In Orange County and throughout California, people can be prosecuted for
murder if while driving under the influence, they kill another person.
Such a person can be the driver’s own passenger, the driver or passengers
in another vehicle, or it can even be a bicyclist or a pedestrian.
DUI second-degree murder is known as a “Watson murder,” and it’s
the most serious of all of the state’s
felony DUI charges. If you’ve heard of
vehicular manslaughter while intoxicated under Penal Code 191.5 PC, this crime involves ordinary
gross negligence; it’s different from a Watson murder.
How are the crimes different? A Watson murder is considered worse because
it implies malice or malice aforethought, which means a conscious disregard
for human life. You may be wondering why this is, especially if a drunk
driver had no “intention” of hurting or injuring another person.
The answer can be traced back to the “Watson advisement.”
What is the Watson advisement?
The term “Watson murder” came from the landmark 1981 California
Supreme Court case,
People v. Watson. That case ultimately set the stage so drunk drivers who kill another
person in an accident can be charged with second-degree murder under Penal
Code 187 murder.
People v. Watson, DUI defendants who are found guilty of DUI must sign or verbally acknowledge
the “Watson advisement” when they are sentenced for drunk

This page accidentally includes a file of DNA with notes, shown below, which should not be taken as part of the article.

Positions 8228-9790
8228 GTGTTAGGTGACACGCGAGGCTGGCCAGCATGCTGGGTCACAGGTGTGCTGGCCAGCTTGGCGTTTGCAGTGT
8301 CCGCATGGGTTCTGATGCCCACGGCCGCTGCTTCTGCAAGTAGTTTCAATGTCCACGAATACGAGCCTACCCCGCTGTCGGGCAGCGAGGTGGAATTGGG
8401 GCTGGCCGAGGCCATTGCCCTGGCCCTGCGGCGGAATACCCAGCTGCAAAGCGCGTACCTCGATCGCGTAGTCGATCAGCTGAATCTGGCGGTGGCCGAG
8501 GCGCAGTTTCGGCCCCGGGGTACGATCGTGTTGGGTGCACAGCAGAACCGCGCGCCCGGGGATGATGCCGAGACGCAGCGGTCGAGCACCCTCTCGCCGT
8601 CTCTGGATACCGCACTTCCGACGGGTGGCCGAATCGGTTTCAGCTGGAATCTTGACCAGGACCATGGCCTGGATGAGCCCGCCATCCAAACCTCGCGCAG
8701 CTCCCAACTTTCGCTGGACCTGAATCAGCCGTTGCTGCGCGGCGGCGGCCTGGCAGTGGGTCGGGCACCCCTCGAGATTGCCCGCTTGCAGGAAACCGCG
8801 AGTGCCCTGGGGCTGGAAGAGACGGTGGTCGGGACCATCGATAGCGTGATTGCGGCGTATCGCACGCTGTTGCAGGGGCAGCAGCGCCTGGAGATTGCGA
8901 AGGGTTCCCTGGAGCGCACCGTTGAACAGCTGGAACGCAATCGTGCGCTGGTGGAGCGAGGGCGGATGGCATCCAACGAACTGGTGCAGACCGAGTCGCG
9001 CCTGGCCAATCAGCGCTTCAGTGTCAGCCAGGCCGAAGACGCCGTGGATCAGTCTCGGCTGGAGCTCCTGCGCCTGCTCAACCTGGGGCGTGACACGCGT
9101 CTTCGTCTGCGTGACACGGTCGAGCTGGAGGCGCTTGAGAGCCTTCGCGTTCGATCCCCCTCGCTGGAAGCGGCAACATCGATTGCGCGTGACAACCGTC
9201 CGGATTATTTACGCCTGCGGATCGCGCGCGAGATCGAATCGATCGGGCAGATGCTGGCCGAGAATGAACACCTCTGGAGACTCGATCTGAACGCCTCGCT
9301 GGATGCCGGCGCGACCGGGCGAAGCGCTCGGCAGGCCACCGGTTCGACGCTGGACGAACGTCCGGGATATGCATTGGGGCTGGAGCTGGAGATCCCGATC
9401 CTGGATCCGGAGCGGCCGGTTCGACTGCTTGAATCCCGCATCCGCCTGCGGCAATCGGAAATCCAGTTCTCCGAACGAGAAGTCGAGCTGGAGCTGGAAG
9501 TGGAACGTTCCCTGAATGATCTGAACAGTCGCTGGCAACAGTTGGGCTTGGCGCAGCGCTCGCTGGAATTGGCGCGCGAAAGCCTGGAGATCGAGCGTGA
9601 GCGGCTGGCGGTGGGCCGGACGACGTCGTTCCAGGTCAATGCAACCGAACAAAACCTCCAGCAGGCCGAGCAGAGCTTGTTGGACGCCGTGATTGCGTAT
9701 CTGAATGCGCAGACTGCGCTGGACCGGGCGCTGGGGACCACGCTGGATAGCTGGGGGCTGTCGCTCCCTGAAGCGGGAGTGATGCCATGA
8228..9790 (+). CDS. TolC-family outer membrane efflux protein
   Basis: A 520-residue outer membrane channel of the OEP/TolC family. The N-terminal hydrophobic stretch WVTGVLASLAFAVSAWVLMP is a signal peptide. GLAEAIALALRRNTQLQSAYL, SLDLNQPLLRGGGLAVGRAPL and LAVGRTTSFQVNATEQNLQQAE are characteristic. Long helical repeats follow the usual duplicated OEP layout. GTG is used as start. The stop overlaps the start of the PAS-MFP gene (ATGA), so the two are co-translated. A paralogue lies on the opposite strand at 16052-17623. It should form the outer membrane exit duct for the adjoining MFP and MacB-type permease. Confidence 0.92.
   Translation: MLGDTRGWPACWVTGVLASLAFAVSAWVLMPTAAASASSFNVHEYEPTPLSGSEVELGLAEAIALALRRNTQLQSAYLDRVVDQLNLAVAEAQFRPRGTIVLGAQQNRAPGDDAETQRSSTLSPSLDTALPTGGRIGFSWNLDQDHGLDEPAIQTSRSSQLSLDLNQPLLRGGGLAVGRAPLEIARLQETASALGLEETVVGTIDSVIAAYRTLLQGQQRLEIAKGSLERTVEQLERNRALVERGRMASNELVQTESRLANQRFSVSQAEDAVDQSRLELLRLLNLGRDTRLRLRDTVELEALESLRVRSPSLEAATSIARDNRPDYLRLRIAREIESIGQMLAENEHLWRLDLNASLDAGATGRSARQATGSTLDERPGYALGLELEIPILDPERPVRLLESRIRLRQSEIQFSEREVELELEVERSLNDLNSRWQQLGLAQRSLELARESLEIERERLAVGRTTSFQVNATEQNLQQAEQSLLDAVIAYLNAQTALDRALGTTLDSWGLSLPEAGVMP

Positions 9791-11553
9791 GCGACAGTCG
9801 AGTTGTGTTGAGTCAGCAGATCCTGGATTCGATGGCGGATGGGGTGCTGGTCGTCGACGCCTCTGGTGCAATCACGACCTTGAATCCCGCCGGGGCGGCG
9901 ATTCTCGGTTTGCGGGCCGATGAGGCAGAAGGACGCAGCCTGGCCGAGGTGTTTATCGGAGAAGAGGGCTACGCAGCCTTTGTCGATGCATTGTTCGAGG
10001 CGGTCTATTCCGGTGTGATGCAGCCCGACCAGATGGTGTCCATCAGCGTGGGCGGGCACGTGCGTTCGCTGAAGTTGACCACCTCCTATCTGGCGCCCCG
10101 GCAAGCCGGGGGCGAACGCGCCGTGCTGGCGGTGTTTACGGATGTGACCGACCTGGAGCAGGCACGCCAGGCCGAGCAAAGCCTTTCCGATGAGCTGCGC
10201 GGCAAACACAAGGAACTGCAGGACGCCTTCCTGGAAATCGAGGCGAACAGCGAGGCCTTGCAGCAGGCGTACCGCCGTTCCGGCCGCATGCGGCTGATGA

driving, acknowledging that:
Driving under the influence of alcohol or
drugs is extremely dangerous to human life, and
- If they kill someone while driving under the influence, the prosecutor
my charge them with murder.
In other words, if you have been convicted of DUI before, and you subsequently
kill someone in another DUI case, then you can be charged with a Watson murder.
In order for a DUI defendant to be convicted of murder in California, the
prosecutor must be able to prove that: 1) the death resulted from the
DUI, 2) the consequences of DUI endanger human life, and 3) the defendant
knowingly acted with a conscious disregard for this fact.
If you are being accused of a Watson murder, you face 15 years to life
in prison, a fine up to $10,000, and a strike under California’s
three strikes law. So, if you are in this situation, you need help now.
Contact an Orange County DUI attorney from the Law Offices of Virginia L. Landry, Inc. Our lead attorney is
a member of the
National College for DUI Defense and she is
Board Certified in DUI Defense!